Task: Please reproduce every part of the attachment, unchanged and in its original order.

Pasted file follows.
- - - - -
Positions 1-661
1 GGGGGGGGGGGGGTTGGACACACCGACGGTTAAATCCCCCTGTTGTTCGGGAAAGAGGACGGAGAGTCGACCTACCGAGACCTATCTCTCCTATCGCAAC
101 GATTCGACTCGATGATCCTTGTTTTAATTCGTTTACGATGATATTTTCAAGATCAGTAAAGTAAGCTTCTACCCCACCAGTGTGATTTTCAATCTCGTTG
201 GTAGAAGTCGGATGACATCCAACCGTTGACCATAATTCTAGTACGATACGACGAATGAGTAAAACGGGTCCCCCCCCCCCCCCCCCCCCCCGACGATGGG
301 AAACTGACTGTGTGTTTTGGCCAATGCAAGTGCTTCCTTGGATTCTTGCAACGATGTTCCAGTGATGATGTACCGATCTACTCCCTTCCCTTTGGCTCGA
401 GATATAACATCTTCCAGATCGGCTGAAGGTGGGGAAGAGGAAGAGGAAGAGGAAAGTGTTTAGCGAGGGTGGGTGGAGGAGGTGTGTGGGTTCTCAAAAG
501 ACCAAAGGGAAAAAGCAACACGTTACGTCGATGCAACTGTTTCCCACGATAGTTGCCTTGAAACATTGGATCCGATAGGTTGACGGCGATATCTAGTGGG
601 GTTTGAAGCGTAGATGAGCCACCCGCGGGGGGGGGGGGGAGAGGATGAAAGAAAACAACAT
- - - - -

Positions 1-661
1 GGGGGGGGGGGGGTTGGACACACCGACGGTTAAATCCCCCTGTTGTTCGGGAAAGAGGACGGAGAGTCGACCTACCGAGACCTATCTCTCCTATCGCAAC
101 GATTCGACTCGATGATCCTTGTTTTAATTCGTTTACGATGATATTTTCAAGATCAGTAAAGTAAGCTTCTACCCCACCAGTGTGATTTTCAATCTCGTTG
201 GTAGAAGTCGGATGACATCCAACCGTTGACCATAATTCTAGTACGATACGACGAATGAGTAAAACGGGTCCCCCCCCCCCCCCCCCCCCCCGACGATGGG
301 AAACTGACTGTGTGTTTTGGCCAATGCAAGTGCTTCCTTGGATTCTTGCAACGATGTTCCAGTGATGATGTACCGATCTACTCCCTTCCCTTTGGCTCGA
401 GATATAACATCTTCCAGATCGGCTGAAGGTGGGGAAGAGGAAGAGGAAGAGGAAAGTGTTTAGCGAGGGTGGGTGGAGGAGGTGTGTGGGTTCTCAAAAG
501 ACCAAAGGGAAAAAGCAACACGTTACGTCGATGCAACTGTTTCCCACGATAGTTGCCTTGAAACATTGGATCCGATAGGTTGACGGCGATATCTAGTGGG
601 GTTTGAAGCGTAGATGAGCCACCCGCGGGGGGGGGGGGGAGAGGATGAAAGAAAACAACAT